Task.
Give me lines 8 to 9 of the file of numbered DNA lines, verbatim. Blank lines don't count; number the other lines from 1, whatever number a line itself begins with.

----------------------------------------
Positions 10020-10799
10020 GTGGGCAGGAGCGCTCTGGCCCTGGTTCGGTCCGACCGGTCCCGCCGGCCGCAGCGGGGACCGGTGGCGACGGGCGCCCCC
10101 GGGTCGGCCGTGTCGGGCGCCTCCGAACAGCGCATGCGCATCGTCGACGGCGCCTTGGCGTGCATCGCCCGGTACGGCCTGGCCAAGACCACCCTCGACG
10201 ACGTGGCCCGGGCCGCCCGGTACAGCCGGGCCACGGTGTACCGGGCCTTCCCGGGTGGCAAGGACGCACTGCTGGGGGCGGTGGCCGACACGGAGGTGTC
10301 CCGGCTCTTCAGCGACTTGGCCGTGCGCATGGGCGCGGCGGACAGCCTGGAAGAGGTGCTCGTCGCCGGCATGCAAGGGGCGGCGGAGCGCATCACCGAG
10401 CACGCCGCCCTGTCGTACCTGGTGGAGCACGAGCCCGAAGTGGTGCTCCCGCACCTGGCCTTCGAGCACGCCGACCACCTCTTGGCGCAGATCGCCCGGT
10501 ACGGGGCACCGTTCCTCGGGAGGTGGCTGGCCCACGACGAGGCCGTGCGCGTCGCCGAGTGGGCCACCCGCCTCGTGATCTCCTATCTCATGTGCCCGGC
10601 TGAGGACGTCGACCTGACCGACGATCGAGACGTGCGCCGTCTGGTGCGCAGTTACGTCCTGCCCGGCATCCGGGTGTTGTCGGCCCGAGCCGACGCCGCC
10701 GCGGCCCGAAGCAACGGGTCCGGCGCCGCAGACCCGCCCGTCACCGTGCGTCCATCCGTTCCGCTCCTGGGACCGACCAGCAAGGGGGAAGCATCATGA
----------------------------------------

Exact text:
10601 TGAGGACGTCGACCTGACCGACGATCGAGACGTGCGCCGTCTGGTGCGCAGTTACGTCCTGCCCGGCATCCGGGTGTTGTCGGCCCGAGCCGACGCCGCC
10701 GCGGCCCGAAGCAACGGGTCCGGCGCCGCAGACCCGCCCGTCACCGTGCGTCCATCCGTTCCGCTCCTGGGACCGACCAGCAAGGGGGAAGCATCATGA